- Cape student sues, accuses school officials of slamming her to ground multiple times (04/28/16)45
- Bob Evans restaurant in Cape Girardeau among chain's 21 closings (04/26/16)9
- Missouri House votes to allow concealed weapons without permits (04/28/16)6
- Two hurt in motorcycle wreck on Interstate 55 (04/25/16)1
- Law firm requests information about Cape's traffic cameras (04/25/16)2
- Local lawmakers split over failed medical marijuana bill; voters may have a say (04/26/16)19
- Police report filed, but no charges in incident at Cape Central (04/29/16)35
- Tanker truck catches fire near Oak Ridge (04/24/16)7
- Local company makes eco-friendly kitty litter that cuts cat-box smell (04/25/16)
- Senator introduces bill for I-57 that would connect Sikeston with Little Rock (04/28/16)4
Daugherty nets 20 points to reach milestone
Senior Sonya Daugherty launched a 3-pointer in front of her team's bench.
It swished through Thursday night, giving Daughtery 1,001 points in her Southeast Missouri State women's basketball career.
"I feel like it's a great accomplishment for me because not too many get that," Daugherty said.
Daugherty became the 15th player in Southeast history to score at least 1,000 points in her career.
"It's a nice accomplishment for her," Southeast coach John Ishee said. "She's a great offensive player. I'm glad that she reached that milestone. It's good that it's behind her."
Daugherty entered Thursday's game against Morehead State needing 17 points to reach the milestone. She got off to a quick start. She scored nine of the Redhawks' first 11 points in the game.
"I just stepped up and made big plays," Daugherty said of her fast start. "I know sooner or later someone on the team was going to step up and make some big shots."
She went 4 of 5 from the field and 6 of 6 from the free-throw line in the first half to finish with 15 points. She said no one mentioned the milestone during halftime.
Daugherty missed her first four shots in the second half before drilling the 3-pointer. She finished with a team-high 20 points and added six rebounds and four assists.
"I've been playing with Sonya for a while," Southeast senior Tarina Nixon said. "I'm happy for her and proud of her. I knew she'd do it. I just wanted to congratulate her."
Morehead State coach Mike Bradbury called timeout after Daugherty hit the shot, and the public address announcer at the Show Me Center congratulated Daugherty. The sparse crowd offered a loud ovation.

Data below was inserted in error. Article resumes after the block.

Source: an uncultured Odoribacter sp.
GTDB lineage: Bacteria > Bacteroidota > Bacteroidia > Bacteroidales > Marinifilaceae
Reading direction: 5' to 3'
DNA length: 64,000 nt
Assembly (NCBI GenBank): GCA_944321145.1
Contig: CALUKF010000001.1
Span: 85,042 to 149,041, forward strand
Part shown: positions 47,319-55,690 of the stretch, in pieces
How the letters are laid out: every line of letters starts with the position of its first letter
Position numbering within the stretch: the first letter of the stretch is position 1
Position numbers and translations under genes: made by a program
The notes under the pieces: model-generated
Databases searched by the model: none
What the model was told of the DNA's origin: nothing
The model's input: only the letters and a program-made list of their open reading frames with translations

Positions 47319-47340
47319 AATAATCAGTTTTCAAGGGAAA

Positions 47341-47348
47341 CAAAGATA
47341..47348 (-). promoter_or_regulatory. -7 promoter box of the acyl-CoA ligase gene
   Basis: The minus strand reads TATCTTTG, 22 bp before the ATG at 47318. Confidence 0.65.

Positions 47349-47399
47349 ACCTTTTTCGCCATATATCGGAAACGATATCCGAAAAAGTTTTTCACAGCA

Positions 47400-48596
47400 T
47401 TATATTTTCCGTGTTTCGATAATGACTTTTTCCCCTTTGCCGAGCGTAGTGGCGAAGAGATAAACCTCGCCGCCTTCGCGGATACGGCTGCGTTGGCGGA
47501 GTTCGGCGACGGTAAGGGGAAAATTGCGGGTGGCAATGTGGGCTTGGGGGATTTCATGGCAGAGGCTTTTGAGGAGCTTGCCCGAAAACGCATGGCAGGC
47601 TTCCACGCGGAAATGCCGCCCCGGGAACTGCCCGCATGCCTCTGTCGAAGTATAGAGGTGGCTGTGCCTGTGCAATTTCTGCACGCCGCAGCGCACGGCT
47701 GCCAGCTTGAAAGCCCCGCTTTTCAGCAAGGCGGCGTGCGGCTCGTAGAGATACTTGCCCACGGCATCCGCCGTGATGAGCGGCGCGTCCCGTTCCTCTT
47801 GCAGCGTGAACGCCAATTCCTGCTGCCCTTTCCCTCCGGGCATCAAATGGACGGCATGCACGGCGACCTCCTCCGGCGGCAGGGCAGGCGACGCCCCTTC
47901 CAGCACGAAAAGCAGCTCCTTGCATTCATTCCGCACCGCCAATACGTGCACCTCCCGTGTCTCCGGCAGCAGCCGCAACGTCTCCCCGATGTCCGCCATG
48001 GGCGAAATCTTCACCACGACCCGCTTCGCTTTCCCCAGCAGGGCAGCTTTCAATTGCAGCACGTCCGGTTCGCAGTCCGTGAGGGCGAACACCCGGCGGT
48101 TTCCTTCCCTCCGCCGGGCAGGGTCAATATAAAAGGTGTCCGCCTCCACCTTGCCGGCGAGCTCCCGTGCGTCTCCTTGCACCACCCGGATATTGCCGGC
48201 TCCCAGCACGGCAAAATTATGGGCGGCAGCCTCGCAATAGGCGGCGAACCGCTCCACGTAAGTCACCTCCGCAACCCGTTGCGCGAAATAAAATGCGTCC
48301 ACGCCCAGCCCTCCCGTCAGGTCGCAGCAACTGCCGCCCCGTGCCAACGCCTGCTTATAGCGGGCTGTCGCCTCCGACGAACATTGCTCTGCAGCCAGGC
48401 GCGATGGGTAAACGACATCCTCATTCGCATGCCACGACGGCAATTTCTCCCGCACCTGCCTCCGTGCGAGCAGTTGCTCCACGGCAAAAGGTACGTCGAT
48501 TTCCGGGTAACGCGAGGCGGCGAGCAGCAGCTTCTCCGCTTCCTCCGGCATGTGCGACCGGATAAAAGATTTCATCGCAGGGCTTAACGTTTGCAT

Daugherty chose Southeast because it was close to her home in St. Louis. She played her high school basketball at Hancock and didn't imagine she'd score 1,000 points when she started at Southeast.
"It never crossed my mind," she said. "I figured Division I, it was going to be a big difference coming out of high school.
"When I got here this year, they told me I was very close to it at the beginning of the season. I was just hoping I could get to it."
It took until her sophomore year for her to feel comfortable at the Division I level, and the nerves before or during games are long gone. She said there aren't even butterflies before big games, like Ohio Valley Conference tournament contests.
"It's way easier because you're already comfortable," she said. "You feel comfortable on the floor with your teammates. As long as you feel comfortable with your teammates, I feel there is no reason to be nervous on the floor."
Daugherty barely reached the 1,000-point mark before Nixon. With Nixon's 16 points in Thursday's 74-68 loss, she stands 21 points shy of joining her teammate in the 1,000 point club.
"Tarina and me, we've been here four years together," Daugherty said. "Basically we just wanted to pat each other on the back, whoever got it first."
Nixon said she didn't mind her teammate reaching the mark first, and will enjoy it when she reaches 1,000 career points.
"I didn't even know I was close until someone mentioned it at the beginning of the season," Nixon said. "I don't really even pay attention. ... If it happens, it happens.
"It's a great accomplishment and I've been playing at this school for four years. I want to have something to leave with."